Down with the Old Canoe: A Cultural History of the Titanic Disaster

Steven Biel, Author
Steven Biel, Author W. W. Norton & Company $25 (300p) ISBN 978-0-393-03965-8
Reviewed on: 09/02/1996
Release date: 09/01/1996
Paperback - 300 pages - 978-0-393-31676-6
Open Ebook - 336 pages - 978-0-393-34139-3
Paperback - 300 pages - 978-0-393-34080-8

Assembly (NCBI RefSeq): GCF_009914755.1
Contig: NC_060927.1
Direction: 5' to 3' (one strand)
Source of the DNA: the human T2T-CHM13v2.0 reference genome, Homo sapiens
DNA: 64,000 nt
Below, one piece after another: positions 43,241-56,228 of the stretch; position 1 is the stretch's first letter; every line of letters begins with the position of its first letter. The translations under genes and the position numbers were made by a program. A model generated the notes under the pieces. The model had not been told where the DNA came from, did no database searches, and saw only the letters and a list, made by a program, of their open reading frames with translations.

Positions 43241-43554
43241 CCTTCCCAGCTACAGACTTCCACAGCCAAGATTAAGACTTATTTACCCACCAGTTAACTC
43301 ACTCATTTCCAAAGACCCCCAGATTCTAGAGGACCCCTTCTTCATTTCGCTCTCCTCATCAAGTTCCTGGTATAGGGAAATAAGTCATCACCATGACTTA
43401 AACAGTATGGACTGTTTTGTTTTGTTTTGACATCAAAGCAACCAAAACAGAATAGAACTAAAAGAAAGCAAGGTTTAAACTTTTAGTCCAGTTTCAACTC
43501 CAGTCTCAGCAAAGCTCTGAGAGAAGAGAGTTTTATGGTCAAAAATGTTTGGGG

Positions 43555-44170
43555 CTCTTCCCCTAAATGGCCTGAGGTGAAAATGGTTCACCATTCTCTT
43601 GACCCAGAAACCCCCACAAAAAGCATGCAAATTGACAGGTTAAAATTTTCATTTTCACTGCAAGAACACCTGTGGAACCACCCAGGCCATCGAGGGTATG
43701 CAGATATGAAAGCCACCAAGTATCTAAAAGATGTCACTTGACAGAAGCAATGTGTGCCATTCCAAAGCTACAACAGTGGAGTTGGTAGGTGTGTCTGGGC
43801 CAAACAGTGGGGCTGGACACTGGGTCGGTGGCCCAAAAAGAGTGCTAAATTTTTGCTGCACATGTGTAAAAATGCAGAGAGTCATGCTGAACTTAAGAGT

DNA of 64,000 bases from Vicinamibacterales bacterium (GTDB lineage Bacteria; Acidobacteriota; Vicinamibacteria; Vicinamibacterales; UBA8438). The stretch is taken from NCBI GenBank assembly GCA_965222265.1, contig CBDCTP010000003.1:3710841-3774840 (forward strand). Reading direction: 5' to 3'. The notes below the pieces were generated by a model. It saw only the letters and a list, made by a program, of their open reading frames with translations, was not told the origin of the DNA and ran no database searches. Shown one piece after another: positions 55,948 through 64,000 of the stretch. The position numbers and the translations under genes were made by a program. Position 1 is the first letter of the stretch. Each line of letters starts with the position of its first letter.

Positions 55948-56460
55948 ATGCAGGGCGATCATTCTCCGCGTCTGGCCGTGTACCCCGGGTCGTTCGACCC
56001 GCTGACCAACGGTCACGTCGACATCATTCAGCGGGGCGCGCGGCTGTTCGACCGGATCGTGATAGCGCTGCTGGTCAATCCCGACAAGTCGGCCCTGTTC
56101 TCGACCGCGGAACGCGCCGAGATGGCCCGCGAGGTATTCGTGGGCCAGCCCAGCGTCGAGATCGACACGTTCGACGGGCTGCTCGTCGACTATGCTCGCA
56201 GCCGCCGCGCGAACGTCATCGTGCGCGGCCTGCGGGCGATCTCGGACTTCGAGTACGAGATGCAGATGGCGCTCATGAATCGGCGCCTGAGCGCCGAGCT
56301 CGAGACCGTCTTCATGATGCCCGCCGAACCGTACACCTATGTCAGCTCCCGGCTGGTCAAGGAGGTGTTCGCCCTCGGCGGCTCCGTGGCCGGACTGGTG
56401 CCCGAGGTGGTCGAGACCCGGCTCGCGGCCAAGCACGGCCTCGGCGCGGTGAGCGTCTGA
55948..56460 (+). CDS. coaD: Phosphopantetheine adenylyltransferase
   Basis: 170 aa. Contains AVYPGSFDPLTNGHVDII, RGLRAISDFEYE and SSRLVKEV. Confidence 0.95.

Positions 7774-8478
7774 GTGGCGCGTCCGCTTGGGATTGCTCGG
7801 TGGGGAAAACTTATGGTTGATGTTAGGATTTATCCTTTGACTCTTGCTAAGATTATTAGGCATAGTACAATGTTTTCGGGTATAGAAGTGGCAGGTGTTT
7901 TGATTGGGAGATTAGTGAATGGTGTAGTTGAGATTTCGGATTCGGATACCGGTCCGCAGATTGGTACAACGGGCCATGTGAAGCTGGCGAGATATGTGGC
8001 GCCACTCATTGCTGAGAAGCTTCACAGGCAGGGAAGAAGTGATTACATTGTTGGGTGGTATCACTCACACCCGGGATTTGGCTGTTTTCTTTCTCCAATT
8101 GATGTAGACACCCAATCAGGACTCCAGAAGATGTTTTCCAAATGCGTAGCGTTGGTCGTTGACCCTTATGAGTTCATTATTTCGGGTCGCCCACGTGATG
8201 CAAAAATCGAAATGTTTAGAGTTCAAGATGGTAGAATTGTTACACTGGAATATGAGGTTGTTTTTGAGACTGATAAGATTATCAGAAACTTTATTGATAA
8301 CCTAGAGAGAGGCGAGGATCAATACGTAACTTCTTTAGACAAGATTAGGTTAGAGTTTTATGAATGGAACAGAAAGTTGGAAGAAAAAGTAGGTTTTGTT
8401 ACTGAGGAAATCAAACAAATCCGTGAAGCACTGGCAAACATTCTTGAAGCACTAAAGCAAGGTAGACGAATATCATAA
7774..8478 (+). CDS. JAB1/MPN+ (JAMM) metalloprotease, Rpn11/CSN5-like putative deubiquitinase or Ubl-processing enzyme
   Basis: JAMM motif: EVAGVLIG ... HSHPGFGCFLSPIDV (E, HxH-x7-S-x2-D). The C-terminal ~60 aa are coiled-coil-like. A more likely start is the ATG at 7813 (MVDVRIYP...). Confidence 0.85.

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Another book on the Titanic, but this one deals not with how the great ship went down but rather with the disaster as a cultural icon and how, from the very beginning, in 1912, it has been used to promote all manner of ideological positions. Biel's tone is sometimes stiffly academic, sometimes almost playful, but his curiosity, fortified by a good deal of inspired research, has produced a new look at an old story that is both entertaining and instructive. The first half deals with the immediate reaction to the sinking. Feminists and anti-feminists fought over the meaning of the traditional naval call of ""women and children first"": Did it reflect chivalry? Or the infantilization of women? Socialists used the sinking to attack the excesses of capitalism. The vessel surfaced in folk music, especially in the black community, where an entire genre of sometimes ribald verses about a black crew member named Shine flourished. The second half of the book deals with how the Titanic's story has been preserved. Biel (Independent Intellectuals in the United States, 1910-1945) examines films (including a Nazi propaganda movie), novels (Danielle Steel, Clive Cussler) and music (even Bob Dylan) and spends a good deal of time on Walter Lord's A Night to Remember, as a book (1955), TV show (1956) and film (1958). Biel concludes his provocative social history with a look at various clubs formed by Titanic enthusiasts and at efforts to exploit the wreckage of the ship. Photos. (Oct.)
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